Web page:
During his Fulham tenure, Stan played in most positions, although I don’t personally recall him in goal. He was the original utility man and did whatever his team and manager asked for the greater good of the team. I remember him most as being part of a midfield three. On one occasion he asked the manager to make midfield his permanent position.
His work rate was colossal and if Alan Ball had 3 lungs, Stan had four. He was a very effective, tenacious tackler and his distribution was extremely good. He did the lion’s share of the hard graft allowing others to shine. It is true to say that this selfless work for the team was not always appreciated in some fan quarters but if you could ask any player who played with him, they would commend his importance to the team. Indeed he became known by some as ‘the player’s player’, a title which was, I believe, initially given to Stan by George Cohen.
Stan had strength, honesty and commitment in abundance and you would want him in the trenches with you because of his ‘never say die’ attitude.
Fulham supporters spoilt with easier on the eyeball players and artists used to say that you rarely noticed Stan when he was playing as you were focused on Haynes and Leggat. Stan did their hard work and chased down players and broke up play but as soon as he was injured and not playing, it left a massive hole and the games of other players suffered as a result.
Stan was awarded a testimonial game in the autumn of 1970 and Fulham took on Chelsea at Craven Cottage before a crowd of 11,024 losing 2-0. A past Fulham team took on an international X1 and past teammates Johnny Haynes, Jimmy Hill, Graham Leggat and Tosh Chamberlain took to the field again. Tosh, forever the joker, wore a white wig for the occasion but scored a goal with his right foot, which had previously been thought to be a standing leg only! Fulham Director Chappie D’Amato presented Stan with a silver inscribed cigarette box.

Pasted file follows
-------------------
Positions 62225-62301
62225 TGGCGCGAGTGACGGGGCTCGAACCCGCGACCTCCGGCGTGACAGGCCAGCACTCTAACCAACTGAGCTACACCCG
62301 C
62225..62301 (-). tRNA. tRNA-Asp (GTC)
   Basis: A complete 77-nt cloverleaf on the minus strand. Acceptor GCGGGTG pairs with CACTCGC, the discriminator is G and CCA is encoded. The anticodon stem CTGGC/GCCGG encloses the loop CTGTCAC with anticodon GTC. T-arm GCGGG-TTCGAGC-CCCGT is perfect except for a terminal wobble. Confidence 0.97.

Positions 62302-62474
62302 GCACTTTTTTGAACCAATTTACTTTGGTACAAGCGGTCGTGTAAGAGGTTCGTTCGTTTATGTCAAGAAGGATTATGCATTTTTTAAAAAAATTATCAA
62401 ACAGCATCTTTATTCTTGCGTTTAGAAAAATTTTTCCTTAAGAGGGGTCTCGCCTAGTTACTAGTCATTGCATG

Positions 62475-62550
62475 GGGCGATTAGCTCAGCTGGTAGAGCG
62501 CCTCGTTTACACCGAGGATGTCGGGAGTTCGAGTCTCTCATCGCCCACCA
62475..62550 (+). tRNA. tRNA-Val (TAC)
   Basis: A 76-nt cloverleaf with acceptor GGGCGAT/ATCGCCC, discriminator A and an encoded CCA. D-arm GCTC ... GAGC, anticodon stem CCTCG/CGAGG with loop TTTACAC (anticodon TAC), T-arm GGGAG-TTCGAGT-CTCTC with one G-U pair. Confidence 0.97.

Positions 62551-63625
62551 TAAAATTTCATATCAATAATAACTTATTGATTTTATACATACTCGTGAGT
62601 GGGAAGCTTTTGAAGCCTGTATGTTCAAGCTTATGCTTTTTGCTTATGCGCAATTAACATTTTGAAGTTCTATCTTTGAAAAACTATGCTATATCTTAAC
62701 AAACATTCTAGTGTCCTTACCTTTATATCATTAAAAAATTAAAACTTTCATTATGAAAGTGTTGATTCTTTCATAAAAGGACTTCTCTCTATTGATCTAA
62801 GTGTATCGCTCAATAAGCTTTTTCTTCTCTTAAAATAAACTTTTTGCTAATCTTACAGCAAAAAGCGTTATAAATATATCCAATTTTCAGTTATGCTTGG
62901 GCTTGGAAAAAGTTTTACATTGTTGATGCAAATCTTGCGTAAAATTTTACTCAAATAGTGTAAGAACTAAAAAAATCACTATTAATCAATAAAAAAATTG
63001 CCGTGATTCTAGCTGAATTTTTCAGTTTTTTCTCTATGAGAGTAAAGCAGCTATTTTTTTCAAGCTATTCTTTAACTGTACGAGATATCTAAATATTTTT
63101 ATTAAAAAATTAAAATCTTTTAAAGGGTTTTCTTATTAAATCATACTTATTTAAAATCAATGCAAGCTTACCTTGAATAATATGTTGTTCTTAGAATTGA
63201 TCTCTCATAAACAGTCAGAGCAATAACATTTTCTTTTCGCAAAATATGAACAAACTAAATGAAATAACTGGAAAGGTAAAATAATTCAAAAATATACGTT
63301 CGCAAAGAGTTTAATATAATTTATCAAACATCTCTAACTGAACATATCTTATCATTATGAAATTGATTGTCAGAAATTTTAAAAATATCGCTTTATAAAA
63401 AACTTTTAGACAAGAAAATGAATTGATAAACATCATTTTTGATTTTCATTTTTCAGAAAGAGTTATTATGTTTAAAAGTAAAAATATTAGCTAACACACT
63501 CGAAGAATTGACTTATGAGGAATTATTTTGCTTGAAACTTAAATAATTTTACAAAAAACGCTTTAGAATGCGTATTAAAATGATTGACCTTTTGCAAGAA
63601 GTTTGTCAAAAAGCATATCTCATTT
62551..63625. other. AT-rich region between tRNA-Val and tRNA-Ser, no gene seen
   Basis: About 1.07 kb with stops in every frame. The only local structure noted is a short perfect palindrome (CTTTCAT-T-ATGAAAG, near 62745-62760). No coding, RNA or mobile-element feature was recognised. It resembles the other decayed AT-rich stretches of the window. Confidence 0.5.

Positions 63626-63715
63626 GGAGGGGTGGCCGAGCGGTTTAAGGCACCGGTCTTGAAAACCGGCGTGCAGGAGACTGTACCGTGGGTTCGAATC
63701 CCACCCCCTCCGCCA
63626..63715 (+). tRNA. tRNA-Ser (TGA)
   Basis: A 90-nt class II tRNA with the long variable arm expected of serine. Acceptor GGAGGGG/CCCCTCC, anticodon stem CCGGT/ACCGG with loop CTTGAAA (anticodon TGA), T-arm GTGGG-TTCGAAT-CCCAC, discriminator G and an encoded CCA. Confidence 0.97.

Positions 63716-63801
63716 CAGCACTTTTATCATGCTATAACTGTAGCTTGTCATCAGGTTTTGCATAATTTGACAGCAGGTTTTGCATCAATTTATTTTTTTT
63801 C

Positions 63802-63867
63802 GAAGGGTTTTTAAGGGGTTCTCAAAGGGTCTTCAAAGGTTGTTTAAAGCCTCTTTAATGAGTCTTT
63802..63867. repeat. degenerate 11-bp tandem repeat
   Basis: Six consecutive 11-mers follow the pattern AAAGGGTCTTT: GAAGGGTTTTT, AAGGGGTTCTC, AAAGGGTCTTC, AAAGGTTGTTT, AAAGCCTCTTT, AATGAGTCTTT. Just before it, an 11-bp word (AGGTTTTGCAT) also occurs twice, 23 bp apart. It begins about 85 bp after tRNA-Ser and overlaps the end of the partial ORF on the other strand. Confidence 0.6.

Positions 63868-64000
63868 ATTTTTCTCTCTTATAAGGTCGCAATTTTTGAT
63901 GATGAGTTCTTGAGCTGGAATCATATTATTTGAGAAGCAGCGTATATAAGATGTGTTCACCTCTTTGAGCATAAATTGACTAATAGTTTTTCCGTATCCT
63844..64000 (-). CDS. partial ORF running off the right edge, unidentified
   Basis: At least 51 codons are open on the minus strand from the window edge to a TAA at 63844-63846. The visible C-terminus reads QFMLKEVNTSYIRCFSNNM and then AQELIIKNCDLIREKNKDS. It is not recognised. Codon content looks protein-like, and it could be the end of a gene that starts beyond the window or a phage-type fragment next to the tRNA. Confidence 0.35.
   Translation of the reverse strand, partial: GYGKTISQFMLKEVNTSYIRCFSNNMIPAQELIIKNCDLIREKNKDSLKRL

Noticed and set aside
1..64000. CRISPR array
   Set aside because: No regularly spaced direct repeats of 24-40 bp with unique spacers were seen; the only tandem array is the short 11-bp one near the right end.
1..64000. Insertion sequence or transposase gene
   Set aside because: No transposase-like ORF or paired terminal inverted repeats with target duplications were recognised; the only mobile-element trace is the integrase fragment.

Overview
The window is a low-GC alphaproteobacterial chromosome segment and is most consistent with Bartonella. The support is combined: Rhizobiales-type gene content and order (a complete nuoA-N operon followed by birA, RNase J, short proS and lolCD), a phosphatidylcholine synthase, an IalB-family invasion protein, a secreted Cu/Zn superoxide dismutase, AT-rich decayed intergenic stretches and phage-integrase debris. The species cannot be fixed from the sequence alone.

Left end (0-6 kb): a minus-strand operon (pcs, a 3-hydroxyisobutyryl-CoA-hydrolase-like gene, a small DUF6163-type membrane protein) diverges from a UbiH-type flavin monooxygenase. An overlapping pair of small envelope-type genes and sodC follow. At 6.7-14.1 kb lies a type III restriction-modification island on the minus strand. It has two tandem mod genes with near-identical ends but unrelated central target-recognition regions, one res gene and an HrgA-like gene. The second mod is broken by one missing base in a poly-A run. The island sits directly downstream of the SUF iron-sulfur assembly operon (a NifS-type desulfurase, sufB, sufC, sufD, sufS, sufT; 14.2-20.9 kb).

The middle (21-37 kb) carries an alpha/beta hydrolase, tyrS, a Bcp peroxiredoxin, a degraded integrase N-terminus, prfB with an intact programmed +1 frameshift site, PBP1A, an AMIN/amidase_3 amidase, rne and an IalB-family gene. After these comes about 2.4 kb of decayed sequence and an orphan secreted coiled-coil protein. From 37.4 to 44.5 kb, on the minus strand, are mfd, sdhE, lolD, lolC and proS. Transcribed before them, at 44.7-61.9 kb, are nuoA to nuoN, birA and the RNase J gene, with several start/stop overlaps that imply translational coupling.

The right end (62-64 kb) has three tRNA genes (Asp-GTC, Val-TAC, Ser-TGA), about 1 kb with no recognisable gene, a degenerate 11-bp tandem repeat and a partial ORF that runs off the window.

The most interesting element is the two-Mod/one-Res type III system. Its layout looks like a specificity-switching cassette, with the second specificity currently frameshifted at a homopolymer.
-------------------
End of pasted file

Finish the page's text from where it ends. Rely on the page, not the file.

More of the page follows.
The last time that I saw Stan Brown play was at Simon Morgan’s testimonial on 2nd August 2000, when the opening game before a Fulham team took on Spurs, saw Fulham veterans take on their Chelsea counterparts. Stan played this game at the age of 59 against a much younger Chelsea team. What I vividly recall was his fitness and willingness to work even at that age. The luxuriant locks may have gone south but that high octave energy was still there and, at times, it seemed like he was continuing where he left off at Craven Cottage; a remarkable disciple of fitness.
Stan’s commitment to fitness was evident as he played on after Fulham with Colchester after a loan spell at Brighton and finally stopped playing for Plumpton in the Sussex League at the age of 54. Even Sir Stanley Matthews hung his boots up at 50, albeit whilst playing for Stoke.
Stan is in our top 20 Fulham players in terms of appearances for the club with 395 games and 5 substitute appearances. Although a utility player, most of his career was in the engine room of midfield and he contributed 19 league, FA cup and FL cup goals in total during that time.
A wonderful servant to our club who will be sorely missed, not least by his wife Melva and his son Darren and family to whom I extend my heartfelt condolences. RIP Stan. Thank you so much for plying your trade with Fulham FC, helping me to cement my love of the club and helping to make me proud to be a Fulham supporter.
Content Credit: Dennis Turner, Alex White, Getty Images, Darren Brown